By Janet Jacobs
Corsicana Daily Sun
Property owners within the City of Corsicana could be looking at an insurance break in the coming year, since the city’s fire rating from the state dropped from a five to a four.
The Public Protection Classification system, which was adopted by Texas in 1998, is a rating that relies on the Insurance Services Office (ISO) to determine how safe a community is based on water supply, fire equipment and training, and communications. It is used by insurance companies to help set rates for home and business owners.
An ideal ISO rating is a one, while the worst is a 10. Corsicana was never properly surveyed before this past year, but when Texas finally adopted the ISO, Corsicana was given a five.
This past September, state officials visited Corsicana and did an inspection and determined that there were some significant improvements in the city’s fire protection, so gave the city a four on the scale.
The four, however, is qualified. Property five miles away from a fire station would go to a 10, according to Jerry Hagins, spokesperson for the Texas Department of Insurance.
“For more people, it’s going to see a reduction because they’re going from a five to a four, but a few people are going to see an increase because they’re going from five to 10,” Hagins explained. “Ten is for folks who live beyond five miles from a fire station.”
The average homeowner going from a five rating to a four rating should see a reduction of about 5 percent, specifically 4.8 percent, according to the state’s insurance schedules.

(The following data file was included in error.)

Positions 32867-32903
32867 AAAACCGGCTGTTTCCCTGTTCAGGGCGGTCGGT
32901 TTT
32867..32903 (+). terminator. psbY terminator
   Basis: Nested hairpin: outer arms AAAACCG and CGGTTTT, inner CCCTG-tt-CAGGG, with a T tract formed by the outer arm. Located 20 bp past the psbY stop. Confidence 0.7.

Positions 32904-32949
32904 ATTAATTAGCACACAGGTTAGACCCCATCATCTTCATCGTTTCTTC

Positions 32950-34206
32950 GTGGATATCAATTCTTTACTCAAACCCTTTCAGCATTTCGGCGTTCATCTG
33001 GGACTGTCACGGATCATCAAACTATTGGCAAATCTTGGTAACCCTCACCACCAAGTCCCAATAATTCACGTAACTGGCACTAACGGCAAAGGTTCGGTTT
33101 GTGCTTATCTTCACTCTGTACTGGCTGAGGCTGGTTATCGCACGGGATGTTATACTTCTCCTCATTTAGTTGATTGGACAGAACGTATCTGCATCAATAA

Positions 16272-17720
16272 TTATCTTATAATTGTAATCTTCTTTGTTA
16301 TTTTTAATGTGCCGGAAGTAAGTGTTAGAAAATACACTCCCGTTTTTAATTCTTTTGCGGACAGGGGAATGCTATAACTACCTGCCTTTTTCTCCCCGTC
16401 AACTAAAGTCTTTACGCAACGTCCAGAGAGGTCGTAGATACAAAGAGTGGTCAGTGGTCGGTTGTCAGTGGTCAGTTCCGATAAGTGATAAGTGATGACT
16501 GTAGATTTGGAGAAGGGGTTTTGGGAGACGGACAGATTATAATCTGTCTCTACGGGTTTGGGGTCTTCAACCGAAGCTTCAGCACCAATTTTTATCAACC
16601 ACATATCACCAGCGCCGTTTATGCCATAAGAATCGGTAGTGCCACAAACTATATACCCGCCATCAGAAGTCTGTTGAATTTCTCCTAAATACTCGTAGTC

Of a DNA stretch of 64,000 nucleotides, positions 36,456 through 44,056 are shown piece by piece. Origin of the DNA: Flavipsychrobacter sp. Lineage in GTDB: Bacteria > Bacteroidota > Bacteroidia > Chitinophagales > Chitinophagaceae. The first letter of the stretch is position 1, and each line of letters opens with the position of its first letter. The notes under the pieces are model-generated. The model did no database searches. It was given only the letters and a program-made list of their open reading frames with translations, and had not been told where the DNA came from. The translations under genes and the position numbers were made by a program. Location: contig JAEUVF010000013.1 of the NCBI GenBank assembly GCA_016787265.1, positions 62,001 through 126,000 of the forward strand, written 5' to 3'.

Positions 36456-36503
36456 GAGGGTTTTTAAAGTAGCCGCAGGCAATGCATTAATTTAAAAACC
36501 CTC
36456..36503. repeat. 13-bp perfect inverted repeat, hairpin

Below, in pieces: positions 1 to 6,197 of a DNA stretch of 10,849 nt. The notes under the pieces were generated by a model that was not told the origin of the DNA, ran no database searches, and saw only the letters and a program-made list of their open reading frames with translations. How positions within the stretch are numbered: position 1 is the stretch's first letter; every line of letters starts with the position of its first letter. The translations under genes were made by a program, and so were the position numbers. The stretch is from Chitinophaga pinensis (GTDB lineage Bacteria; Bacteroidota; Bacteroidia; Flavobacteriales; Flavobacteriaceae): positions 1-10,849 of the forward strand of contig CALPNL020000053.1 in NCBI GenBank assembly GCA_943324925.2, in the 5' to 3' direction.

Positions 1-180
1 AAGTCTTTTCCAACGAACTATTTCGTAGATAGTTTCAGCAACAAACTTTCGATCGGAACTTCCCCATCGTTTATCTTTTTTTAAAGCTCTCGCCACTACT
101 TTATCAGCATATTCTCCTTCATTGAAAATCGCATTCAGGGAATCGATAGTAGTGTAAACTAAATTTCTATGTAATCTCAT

“It’s not a certainty, because in addition to having a regular policy you may have endorsements,” Hagins said. “So you really should talk to your agent to see what it means to go from a five to a four with your policy and your endorsements.”
Homeowners going from a five to a 10, however, may see an increase of 57 percent in their insurance costs.
“It may not be that exactly, talk to your agent to get a more precise number for the impact,” Hagins said.
The state couldn’t say who fell into the 10 category, except to say that there are properties more than five miles from a station.
“There may not be any houses or property, it could be undeveloped land,” said Jesse Williams, Public Protection Classification Officer for the Texas Department of Insurance. “It could be it was always there but it wasn’t in the last survey.”
Corsicana Fire Chief Donald McMullan doesn’t know of any homes farther than five miles from a station within the city limits, although there may be some out in the county, outside the city limits.
“If you’re outside the city, but within a five mile radius of our fire stations you can get some credit for us responding out there,” he said. “So if it’s a 4/9, or a 4/10, the 10 means you’re unprotected. That means you’re not within that distance to one of our fire stations or no water supply.”
“It’s basically for people outside the city limits,” he added.
For the vast majority of people, the new rating is going to be a boon. It is the result of a new dispatch system within the city’s police department, improvements in the city’s water department, and upgrades in the fire department, McMullan said.
“It’s locations of stations, number of engines, the new ladder truck, staffing, training, type of equipment, and the conditions of all these things,” he said. “Adding personnel for EMS helped with staffing. We got our new ladder truck. We’ve replaced an engine. We’ve improved our training quite a bit over the last 10 years.”
The state has been catching up on its inspections recently, and is getting between 20 and 30 communities a month being recommended for lower ratings, according to Williams.
“We’re getting busy out there,” he said. “It means a reduction of rates and better fire protection. It’s a win-win for everybody.”
Janet Jacobs may be reached via email at firstname.lastname@example.org. Want to “soundoff” to this article? Email: Soundoff@corsicanadailysun.com